By 15 January, as the German commitment of infantry in the two towns escalated, the Americans found themselves increasingly on the defensive; resupply and the evacuation of casualties became major operations, as did the continual reorganization of their shrinking perimeters to consolidate the territory they were able to hold. As elsewhere the cold weather kept bodies from deteriorating, and the troops reached a consensus among themselves that no one would be evacuated for shock, since everyone who was left fell into that dubious category. Nevertheless, the American armored division and the attached infantry managed to hang on, completely stalling the Germans' main effort, but in the process they lost perhaps one-third of their combat strength in men and equipment.

A letter from Bob Ertl to friends back in the States recalls some of the details of John's loss:

I received your letter today and will answer immediately, although I am afraid what little information I have will not help very much. All I am able to tell you and you may be assured that I have hunted for every bit of information concerning him long ago, are only the conditions under which he was listed as missing in action. It all happened in the little town of Hatten in Alsace. It is about 100 miles north of Haguenau. The Germans were counter-attacking and fierce fighting took place. The tank was knocked out of action by a German anti-tank gun. I myself was not there, but I am relying on what those few friends of mine who were left have told me. The entire tank crew of Andres, Kruse and John Herbert, with the other three men were seen crawling out of the tank. No one knows any more than that, as there was so much confusion and as other tanks had been hit at the same time. No one knew exactly what happened. We never got to Hatten and at the time this letter is written it is still in German hands and no one goes to their tank to find out just what happened to it. I assure you that anything I am able to find out I will let you know immediately.I can readily understand the anxiety which all of you must have and my only wish is that I could tell you something more definite.  I was unable to write for censorship reasons for 30 days after the battle of Hatten. And then I had nothing definite to write so I thought it best not to write you at all until I received your letter.Please let me know if there is anything which I can do to help you. Hoping to be able to give you more definite information shortly,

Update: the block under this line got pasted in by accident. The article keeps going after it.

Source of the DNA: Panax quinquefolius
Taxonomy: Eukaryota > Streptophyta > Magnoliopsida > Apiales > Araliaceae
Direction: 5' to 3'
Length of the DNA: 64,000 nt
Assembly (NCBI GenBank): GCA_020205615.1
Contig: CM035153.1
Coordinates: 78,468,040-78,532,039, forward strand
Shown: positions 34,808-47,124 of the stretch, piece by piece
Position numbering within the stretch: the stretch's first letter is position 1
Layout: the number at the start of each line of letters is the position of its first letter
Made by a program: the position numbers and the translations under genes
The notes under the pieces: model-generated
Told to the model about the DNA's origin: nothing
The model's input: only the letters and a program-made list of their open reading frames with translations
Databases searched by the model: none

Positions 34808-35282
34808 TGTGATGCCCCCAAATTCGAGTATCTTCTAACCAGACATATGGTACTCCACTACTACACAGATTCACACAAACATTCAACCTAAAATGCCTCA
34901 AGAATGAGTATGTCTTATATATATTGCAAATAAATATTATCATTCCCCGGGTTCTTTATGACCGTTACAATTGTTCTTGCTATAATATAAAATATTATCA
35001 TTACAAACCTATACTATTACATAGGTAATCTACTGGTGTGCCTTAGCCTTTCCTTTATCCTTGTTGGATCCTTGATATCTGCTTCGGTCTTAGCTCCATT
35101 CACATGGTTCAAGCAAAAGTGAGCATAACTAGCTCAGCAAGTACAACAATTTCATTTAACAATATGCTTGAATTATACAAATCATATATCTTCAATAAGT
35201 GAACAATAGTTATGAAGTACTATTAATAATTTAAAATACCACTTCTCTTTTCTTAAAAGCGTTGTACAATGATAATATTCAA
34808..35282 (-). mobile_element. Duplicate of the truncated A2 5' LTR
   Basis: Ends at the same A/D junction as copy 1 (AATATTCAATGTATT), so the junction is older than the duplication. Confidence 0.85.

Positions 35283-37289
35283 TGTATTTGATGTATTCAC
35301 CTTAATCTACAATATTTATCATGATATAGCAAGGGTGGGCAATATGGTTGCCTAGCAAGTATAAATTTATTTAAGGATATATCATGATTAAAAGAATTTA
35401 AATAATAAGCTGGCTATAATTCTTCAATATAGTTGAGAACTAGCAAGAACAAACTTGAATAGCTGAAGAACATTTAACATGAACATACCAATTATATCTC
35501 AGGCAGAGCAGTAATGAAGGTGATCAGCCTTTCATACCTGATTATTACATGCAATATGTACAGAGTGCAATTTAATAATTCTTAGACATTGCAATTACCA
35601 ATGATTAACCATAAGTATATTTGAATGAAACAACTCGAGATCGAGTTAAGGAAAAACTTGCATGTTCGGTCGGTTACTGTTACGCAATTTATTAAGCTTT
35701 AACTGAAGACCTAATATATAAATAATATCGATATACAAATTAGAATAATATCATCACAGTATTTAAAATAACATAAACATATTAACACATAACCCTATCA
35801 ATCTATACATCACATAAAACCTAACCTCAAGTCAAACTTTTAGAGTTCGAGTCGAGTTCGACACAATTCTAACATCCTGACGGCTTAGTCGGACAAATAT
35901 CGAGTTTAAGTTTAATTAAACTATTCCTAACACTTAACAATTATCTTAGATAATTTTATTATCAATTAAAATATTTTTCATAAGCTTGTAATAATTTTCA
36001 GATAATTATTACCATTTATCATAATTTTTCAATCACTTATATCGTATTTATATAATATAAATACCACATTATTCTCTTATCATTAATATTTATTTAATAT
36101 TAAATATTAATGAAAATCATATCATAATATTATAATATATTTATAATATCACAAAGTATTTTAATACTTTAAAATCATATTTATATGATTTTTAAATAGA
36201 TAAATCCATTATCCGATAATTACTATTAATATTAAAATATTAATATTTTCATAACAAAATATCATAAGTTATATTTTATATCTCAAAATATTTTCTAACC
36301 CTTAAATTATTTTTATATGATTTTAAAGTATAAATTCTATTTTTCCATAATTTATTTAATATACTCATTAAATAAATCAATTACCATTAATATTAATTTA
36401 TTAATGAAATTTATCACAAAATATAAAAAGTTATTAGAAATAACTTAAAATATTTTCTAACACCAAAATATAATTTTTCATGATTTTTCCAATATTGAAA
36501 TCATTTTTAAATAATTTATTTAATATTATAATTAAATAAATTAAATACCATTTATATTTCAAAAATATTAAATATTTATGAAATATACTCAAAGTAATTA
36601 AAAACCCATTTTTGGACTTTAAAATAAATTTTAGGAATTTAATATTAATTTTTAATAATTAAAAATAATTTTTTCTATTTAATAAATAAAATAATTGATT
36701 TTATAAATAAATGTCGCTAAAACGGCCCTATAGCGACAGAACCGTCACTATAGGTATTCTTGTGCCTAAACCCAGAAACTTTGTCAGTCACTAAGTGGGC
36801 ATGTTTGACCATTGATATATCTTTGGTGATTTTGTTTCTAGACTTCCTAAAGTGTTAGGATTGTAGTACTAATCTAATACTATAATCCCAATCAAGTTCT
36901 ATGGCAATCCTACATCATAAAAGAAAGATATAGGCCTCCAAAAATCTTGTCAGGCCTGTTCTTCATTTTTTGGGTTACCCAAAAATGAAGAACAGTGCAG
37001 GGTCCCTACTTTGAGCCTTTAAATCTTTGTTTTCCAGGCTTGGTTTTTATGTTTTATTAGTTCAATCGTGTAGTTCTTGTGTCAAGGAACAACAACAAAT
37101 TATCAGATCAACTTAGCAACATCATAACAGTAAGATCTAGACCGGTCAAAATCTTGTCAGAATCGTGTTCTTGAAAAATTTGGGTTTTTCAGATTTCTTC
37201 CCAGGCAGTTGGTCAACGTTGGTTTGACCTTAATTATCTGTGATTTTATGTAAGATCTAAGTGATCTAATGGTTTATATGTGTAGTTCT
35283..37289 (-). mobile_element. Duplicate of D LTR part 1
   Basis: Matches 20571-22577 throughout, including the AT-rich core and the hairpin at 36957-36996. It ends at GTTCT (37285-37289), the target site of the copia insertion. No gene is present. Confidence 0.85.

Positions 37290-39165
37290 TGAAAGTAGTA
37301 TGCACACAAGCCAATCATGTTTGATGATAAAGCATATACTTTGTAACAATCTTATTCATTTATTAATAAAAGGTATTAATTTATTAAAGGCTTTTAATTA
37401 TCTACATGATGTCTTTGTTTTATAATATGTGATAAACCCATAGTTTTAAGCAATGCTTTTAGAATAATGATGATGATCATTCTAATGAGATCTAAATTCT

I remain an old friend,

Bob Ertl

A letter to the family informing them of John's death indicated that, when the American troops again regained the ground where John had been lost, it was determined that he had evidently been buried by "friendly hands." He was later reinterred in the Lorraine American Cemetery and Memorial  near St. Avold, France, where another Arenzville solider, Virgil Hansmeier, also rests. He was posthumously awarded the Purple Heart.Click here to see a map of the area encompassed by the Battle of Hatten. (Use the "back" button on your browser to return to this page after viewing the map.)

Read the "Battle of Alsace" chapter from Clarke and Smith's book, Riviera to the Rhine.

Home ] Personal pages ] Photos ] Stories ] Parade ] Tattler ]

Copyright 2005, Molly Daniel. This page last updated 11/23/2017.
If you have images or text to contribute to this website, please contact Molly at bestburgoo (at) outlook.com.